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Full-Text Articles in African American Studies

Centrality And Circumstance: Influences Of Multidimensional Racial Identity On African American Student Organization Involvement, Veronica A. Jones Nov 2014

Centrality And Circumstance: Influences Of Multidimensional Racial Identity On African American Student Organization Involvement, Veronica A. Jones

Journal of Critical Thought and Praxis

In order to explore the social realities and centrality of race for African American students at a predominantly white institution, this inquiry applied case study methodology to the multidimensional model of racial identity (MMRI). Rather than following quantitative methodology which operationalizes racial identity through surveys, the study utilized in-depth interviews to capture students' racial realities. Directly utilizing survey items from the multidimensional inventory of black identity (MIBI) in the interview protocol, this methodology allowed participants to be reflective of the influence of the institutional environment. Findings revealed insight regarding how African American students exhibit their understandings of race through involvement ...


Complicating Blackness: Black Immigrants & Racial Positioning In U.S. Higher Education, Chrystal A. George Mwangi Nov 2014

Complicating Blackness: Black Immigrants & Racial Positioning In U.S. Higher Education, Chrystal A. George Mwangi

Journal of Critical Thought and Praxis

This paper critically analyzes the racial positioning of Black immigrant collegians and faculty within race-based policies, practices, and discourse in U.S. higher education; illustrates how traditional constructs of race are complicated by globalization, migration, and the growing population of Black immigrants in the United States; and extends discourse on Black heterogeneity in higher education. I utilize the dual purposes of affirmative action – 1) redressing past wrongs and 2) diversity and inclusion – as frameworks to analyze the racial positioning of Black immigrants in higher education. Using this framework I compare two positions: 1) Black immigrants wrongly benefit from higher education ...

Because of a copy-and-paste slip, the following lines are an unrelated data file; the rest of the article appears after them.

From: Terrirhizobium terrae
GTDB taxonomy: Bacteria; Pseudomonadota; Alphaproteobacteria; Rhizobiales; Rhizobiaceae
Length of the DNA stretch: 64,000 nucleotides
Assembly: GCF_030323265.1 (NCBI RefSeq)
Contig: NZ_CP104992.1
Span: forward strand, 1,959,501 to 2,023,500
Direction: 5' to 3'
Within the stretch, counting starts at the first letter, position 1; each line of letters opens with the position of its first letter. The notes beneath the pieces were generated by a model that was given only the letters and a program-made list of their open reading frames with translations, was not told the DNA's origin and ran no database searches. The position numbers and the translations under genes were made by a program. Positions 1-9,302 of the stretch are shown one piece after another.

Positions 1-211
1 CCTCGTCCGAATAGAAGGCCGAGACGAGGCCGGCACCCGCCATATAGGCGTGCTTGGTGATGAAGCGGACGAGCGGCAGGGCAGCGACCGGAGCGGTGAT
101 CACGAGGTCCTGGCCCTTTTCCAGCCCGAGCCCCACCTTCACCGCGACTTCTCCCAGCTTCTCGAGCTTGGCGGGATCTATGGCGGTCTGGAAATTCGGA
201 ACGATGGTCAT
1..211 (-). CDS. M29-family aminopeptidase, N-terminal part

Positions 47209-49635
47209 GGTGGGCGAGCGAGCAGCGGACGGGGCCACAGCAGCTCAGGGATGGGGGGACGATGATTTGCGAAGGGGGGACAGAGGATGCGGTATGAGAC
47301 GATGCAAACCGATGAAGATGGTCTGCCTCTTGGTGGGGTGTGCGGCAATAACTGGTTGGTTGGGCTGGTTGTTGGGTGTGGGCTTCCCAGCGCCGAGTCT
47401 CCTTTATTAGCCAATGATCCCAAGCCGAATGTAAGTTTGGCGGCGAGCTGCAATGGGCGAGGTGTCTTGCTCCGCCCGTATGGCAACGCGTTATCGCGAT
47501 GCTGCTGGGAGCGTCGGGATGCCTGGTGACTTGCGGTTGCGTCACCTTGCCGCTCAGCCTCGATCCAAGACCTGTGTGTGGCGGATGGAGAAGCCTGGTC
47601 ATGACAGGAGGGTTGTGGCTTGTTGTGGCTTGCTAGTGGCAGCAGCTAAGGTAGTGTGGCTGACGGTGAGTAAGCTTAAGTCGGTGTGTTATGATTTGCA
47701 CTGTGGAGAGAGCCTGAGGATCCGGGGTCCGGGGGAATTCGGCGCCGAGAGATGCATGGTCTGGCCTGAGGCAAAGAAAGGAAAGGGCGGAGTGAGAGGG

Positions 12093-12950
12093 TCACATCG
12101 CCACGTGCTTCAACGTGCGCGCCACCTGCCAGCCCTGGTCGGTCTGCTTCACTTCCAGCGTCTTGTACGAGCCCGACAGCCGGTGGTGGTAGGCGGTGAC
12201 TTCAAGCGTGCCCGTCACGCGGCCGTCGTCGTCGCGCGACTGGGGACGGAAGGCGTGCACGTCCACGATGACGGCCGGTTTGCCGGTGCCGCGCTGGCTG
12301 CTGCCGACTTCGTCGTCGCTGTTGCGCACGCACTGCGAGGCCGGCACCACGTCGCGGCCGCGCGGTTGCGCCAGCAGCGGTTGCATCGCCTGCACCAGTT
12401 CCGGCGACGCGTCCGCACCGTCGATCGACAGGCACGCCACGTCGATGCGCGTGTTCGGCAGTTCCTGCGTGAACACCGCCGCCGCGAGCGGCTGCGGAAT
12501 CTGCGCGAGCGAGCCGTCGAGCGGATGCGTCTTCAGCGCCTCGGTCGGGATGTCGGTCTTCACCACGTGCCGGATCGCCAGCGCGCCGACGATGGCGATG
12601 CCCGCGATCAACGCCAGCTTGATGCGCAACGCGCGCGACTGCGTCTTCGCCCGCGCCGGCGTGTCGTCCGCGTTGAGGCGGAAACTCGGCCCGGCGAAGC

African Immigrants In The United States: Implications For Affirmative Action, Abdi M. Kusow Jan 2014

African Immigrants In The United States: Implications For Affirmative Action, Abdi M. Kusow

Sociology Publications

For more than half a century, an extensive literature has consistently reported that first-and second-generation black immigrants are more educated and economically successful than African Americans. This literature has also suggested that black immigrants are benefiting from affirmative action more so than African Americans without having been the direct objects of slavery and historical discrimination. An important shortcoming of this literature, however, is that it presumes an undifferentiated black immigrant success story and obscures important differences across black immigrants from different countries of origin. Using data from the three census years (1980, 1990, and 2000), I examine the extent to ...


Black Men And Marriage: Is The Glass Half Empty Or Half Full?, Tera R. Hurt Jan 2014

Black Men And Marriage: Is The Glass Half Empty Or Half Full?, Tera R. Hurt

Human Development and Family Studies Publications

To date, a number of scholars have focused on understanding Black men’s retreat from marriage, rather than focusing on those who have succeeded in marriage. According to recent estimates, one-third of Black men in the U.S. were married; this proportion is fewer than Hispanics (44%), Whites (53%), and Asians (58%), as reported by the United States Census Bureau in 2014. Cultivating strong marital relationships is important because marriages impact physical, psychological, emotional, and financial well-being as well as children’s developmental outcomes. Thus, disparities in marital formation and stability could negatively impact individual, child, and family well-being (Bryant ...